Brazilian leftists demonstrate outside Lula's prison

Curitiba (Brazil) (AFP) –


More than 2,000 leftist supporters of Brazilian ex-president Luiz Inacio Lula da Silva demonstrated Tuesday near the prison in Curitiba where he is serving a 12-year sentence for corruption.

The crowd, mostly dressed in the red of Lula's Workers' Party, converged on Curitiba to mark May Day and to show support for the leftist icon who despite his jailing remains frontrunner in presidential opinion polls.

Many were part of a vigil camp set up after Lula was incarcerated in the city's federal police headquarters on April 7.

Although mostly peaceful, the pro-Lula camp has seen tensions rising.

Shots were fired Saturday into the camp, injuring two people -- an incident echoing shots fired in March, without causing injury, at buses used on a Lula election campaign tour.

Lula was imprisoned after being convicted of taking a seaside apartment as a bribe from major construction firm OAS.

He claims the case -- and seven others opened against him -- is part of a political attack to prevent him from running in October presidential elections.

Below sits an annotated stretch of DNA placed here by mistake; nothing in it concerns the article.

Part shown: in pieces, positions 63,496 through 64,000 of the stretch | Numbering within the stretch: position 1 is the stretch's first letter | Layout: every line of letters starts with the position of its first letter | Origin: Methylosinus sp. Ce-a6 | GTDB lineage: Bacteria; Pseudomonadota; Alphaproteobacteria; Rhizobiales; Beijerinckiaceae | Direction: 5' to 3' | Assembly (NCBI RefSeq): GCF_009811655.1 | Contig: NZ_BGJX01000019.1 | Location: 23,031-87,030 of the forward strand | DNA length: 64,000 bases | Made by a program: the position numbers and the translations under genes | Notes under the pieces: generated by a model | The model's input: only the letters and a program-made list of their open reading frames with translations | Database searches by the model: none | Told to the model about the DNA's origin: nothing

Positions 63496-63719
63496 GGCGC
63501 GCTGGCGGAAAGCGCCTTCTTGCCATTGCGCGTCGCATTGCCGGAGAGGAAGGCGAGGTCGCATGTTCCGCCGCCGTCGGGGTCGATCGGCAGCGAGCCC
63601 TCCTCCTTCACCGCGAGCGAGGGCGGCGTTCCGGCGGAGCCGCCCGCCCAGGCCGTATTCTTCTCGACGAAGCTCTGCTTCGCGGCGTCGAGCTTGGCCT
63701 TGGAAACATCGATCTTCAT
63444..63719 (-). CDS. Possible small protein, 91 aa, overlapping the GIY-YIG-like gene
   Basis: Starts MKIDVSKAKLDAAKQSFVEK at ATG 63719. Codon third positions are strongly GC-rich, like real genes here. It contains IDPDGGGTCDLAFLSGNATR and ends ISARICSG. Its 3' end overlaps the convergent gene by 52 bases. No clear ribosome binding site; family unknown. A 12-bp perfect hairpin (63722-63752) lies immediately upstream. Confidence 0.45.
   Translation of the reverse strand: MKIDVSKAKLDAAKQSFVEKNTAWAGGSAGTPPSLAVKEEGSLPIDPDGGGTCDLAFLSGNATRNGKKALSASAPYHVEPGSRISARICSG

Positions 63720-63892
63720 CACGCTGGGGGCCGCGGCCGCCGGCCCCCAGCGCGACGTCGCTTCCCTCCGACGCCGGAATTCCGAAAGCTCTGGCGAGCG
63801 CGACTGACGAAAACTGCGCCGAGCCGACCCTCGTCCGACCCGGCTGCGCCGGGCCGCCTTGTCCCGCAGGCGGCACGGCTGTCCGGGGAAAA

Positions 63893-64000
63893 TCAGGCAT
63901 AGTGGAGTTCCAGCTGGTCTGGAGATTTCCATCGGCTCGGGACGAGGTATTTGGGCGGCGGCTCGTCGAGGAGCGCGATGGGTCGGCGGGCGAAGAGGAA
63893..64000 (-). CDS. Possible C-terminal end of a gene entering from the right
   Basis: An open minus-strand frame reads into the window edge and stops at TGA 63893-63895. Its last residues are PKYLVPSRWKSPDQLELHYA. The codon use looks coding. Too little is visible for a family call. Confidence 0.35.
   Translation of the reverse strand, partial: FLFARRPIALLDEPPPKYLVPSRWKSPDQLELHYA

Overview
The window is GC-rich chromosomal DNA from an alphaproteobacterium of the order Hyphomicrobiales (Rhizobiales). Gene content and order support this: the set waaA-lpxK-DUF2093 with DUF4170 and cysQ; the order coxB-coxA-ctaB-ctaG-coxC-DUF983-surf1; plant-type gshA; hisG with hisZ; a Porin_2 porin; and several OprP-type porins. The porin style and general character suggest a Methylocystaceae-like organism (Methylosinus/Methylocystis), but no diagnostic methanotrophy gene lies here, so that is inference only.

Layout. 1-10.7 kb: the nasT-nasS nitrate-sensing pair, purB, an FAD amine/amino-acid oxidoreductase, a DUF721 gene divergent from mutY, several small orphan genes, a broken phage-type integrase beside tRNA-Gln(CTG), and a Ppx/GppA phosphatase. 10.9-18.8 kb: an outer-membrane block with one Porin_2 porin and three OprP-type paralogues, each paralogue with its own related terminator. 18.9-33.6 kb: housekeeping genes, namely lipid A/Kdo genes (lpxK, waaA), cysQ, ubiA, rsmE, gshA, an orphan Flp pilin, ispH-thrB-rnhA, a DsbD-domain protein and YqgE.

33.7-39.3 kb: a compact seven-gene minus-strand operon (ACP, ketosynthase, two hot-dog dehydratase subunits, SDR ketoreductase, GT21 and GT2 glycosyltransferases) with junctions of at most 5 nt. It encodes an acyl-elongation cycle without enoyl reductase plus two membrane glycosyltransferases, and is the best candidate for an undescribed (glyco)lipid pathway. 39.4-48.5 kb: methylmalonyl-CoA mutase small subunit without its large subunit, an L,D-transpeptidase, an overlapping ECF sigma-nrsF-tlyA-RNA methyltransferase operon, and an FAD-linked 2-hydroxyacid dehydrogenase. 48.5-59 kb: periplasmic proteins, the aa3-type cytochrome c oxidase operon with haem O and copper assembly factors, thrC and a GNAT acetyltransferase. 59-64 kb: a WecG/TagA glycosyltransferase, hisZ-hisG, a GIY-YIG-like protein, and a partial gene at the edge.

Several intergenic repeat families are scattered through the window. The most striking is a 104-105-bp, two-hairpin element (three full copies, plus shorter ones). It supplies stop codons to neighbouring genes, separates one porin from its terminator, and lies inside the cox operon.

His Workers' Party ally Dilma Rousseff, who succeeded him in the presidency before being impeached in 2015, tweeted a letter to supporters from Lula.

Expressing support for the two shooting victims, Lula wrote: "We don't know who fired at you, but we know the trigger was readied by the forces spreading hatred and political violence in our country."

"I've been politically active for almost 50 years and I've never seen anything similar to what is happening in Brazil since we rebuilt democracy in 1988," at the end of the two decades military dictatorship, he added.

- New charges -

There was more bad news for Lula and his once dominant party with the unveiling of new charges against him and top allies late Monday.

Prosecutors accused Lula and Senator Gleisi Hoffmann, along with former Lula government ministers Antonio Palocci and Paulo Bernardo, of being handed a $40 million slush fund by corruption-riddled construction giant Odebrecht.

The fund "was in exchange for political decisions that would benefit the group," the prosecutor's office said in a statement late Monday.

It said Workers' Party politicians used the money to finance campaigns, including Hoffmann's failed 2014 run for governor of Parana state.

Hoffmann, who now leads the Workers' Party, said the allegations are "false" and "don't make sense."

The charges are part of operation "Car Wash," Brazil's biggest ever anti-graft crackdown. It has targeted several former presidents, current President Michel Temer and politicians from all major parties.

Investigators discovered that politicians and their parties were allegedly taking money from Odebrecht and other big companies in exchange for political favors and contracts with state oil company Petrobras.